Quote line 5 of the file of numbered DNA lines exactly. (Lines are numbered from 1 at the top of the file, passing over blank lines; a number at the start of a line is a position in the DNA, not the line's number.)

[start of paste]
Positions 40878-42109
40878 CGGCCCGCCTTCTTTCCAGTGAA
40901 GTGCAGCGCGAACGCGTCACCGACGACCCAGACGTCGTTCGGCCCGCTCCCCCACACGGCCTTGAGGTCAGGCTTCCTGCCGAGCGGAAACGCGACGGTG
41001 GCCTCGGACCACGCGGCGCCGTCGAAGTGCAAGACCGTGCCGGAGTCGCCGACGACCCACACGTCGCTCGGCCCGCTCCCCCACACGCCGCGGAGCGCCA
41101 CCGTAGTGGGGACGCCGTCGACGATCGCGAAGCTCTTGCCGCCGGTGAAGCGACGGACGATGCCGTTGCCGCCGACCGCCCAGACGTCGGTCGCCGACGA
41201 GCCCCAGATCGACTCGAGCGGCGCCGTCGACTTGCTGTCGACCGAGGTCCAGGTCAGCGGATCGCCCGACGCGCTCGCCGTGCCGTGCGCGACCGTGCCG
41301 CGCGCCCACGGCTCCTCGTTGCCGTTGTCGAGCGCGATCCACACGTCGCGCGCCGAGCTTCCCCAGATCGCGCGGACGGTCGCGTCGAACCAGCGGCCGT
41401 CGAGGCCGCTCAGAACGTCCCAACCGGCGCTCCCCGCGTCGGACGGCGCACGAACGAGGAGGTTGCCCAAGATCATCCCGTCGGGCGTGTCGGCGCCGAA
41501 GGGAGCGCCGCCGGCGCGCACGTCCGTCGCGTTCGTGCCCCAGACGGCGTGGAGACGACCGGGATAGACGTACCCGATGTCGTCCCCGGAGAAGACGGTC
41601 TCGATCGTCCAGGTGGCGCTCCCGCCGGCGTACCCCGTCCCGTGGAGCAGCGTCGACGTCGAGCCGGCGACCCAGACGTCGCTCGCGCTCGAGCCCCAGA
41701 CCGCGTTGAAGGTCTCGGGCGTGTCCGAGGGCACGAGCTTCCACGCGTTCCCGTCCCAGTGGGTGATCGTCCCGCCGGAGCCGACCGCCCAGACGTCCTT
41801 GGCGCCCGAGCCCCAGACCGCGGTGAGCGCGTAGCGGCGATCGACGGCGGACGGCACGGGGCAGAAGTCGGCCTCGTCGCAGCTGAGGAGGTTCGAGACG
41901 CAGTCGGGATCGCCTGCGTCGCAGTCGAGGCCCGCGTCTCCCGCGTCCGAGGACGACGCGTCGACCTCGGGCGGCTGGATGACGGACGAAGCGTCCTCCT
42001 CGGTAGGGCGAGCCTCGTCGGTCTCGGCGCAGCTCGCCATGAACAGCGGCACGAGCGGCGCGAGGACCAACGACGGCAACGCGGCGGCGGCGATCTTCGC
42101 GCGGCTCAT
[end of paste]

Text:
41101 CCGTAGTGGGGACGCCGTCGACGATCGCGAAGCTCTTGCCGCCGGTGAAGCGACGGACGATGCCGTTGCCGCCGACCGCCCAGACGTCGGTCGCCGACGA